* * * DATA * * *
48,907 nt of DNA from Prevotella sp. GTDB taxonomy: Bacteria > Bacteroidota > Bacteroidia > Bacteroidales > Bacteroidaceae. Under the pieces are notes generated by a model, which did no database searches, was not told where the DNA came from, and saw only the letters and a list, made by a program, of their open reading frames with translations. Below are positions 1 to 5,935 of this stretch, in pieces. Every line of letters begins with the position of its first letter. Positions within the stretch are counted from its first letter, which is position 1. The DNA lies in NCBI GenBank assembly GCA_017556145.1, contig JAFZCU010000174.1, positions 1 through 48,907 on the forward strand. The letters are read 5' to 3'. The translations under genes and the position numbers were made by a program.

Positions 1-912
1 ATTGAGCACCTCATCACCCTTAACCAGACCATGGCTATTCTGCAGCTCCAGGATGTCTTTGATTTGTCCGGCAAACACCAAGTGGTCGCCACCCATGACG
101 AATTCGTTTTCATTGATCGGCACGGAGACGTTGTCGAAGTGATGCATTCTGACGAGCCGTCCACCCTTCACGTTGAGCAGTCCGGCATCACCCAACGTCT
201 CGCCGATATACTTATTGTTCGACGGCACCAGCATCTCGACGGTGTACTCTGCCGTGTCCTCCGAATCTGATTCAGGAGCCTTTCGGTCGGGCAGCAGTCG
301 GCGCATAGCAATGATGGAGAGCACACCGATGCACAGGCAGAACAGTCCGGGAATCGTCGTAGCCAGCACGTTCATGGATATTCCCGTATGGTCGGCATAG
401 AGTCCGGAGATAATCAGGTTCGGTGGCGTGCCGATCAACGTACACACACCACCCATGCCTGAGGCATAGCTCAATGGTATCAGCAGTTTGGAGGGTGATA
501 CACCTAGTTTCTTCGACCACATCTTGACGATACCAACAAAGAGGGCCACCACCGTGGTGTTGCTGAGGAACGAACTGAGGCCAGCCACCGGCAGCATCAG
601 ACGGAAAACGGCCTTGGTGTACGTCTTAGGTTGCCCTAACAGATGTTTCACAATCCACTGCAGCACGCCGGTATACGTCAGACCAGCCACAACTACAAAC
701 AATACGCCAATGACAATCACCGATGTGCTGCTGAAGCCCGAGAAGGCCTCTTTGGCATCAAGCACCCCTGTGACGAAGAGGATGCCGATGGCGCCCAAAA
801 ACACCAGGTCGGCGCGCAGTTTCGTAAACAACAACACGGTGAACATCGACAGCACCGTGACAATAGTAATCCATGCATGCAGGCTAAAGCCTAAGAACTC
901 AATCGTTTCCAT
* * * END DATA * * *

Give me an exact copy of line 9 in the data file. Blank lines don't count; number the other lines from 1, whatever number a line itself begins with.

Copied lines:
601 ACGGAAAACGGCCTTGGTGTACGTCTTAGGTTGCCCTAACAGATGTTTCACAATCCACTGCAGCACGCCGGTATACGTCAGACCAGCCACAACTACAAAC